You Stand to Lose a Lot if You're Not Careful About Managing Your Medical Records
If you don't review your medical records and just send them to the insurance company, you may set yourself up for a denial of your claim - that's what your long term disability insurance company is hoping for. If you want more information on how to prepare for your ERISA long term disability claim, or want to talk it through, just call us at (202) 393 - 3320.
How do I request my claim file after I've been denied long term disability?
After you receive a denial letter from your long term disability insurance company, one of the first things you should do is request a complete copy of your claim file.
Why you should request your claim file after your long term disability benefits were denied.
The claim file should contain all of the information the insurance company used to deny your claim for long term disability benefits - many times the claim file will be several hundred or more pages long. And it's a critical piece in the evaluation of your appeal - and remember, filing a well written, thorough appeal with additional medical records, reports from specialists and experts, research, medical literature, vocational information and persuasive evidence is absolutely critical. It will be used by the insurance company to decide your appeal, and then by a federal judge if your case is filed in court.
An appeal of the denial of long term disability benefits is not just filling out a form or writing a letter!
Since you only have 180 days to file an appeal, you should request the claim file as soon as you can, and the insurance company can not charge you for this, it is free of charge.
Under ERISA, the insurance company has 30 days after your request to send the claim file to you.
How should you request your long term disability claim file?
First, carefully review and analyze the letter denying benefits that you received from the disability insurance company as to why they say you are not entitled to benefits for your injury or medical condition. Many of these will have an address you can write to with your request, but call the person who signed the letter for the insurance company - you may be able to email or upload your request instead of mailing it.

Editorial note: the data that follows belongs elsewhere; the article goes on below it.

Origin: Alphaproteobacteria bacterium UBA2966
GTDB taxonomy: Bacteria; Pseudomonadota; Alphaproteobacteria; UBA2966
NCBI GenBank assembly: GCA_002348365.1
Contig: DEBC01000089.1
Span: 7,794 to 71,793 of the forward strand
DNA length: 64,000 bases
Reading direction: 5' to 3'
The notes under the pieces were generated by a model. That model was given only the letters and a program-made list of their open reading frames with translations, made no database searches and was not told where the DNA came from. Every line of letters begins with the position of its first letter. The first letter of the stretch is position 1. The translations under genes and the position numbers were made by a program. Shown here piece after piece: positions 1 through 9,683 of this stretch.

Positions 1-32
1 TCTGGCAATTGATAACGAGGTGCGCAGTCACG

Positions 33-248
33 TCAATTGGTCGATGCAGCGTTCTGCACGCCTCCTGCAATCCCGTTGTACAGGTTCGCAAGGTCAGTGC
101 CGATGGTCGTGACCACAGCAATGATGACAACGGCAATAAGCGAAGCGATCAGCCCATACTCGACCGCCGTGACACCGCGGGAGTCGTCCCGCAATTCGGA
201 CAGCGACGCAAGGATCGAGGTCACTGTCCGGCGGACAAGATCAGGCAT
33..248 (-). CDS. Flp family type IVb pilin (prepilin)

As long term disability lawyers in Washington, D.C., we draft a specific request for the claim information that requests 15 - 20 types of documents and materials, and we do this as soon as someone hires us to review their denial of long term benefits. We know the clock is ticking and we want to get to work on your appeal!
Get help with your long term disability claim in DC
As long term disability benefits lawyers in DC, we offer a range of services to help with your long term disability claim. If you've been denied long term disability benefits, call us today at (202) 393 - 3320 for a free, no obligation, confidential review of your denial letter so we can analyze your specific situation.
If you're thinking you should apply for long term disability but haven't yet, we offer consultations (now by video) to review your situation and provide a strategy to help you through the application process as well.
How Can I Get From Short-Term Disability To Long-Term Disability Smoothly?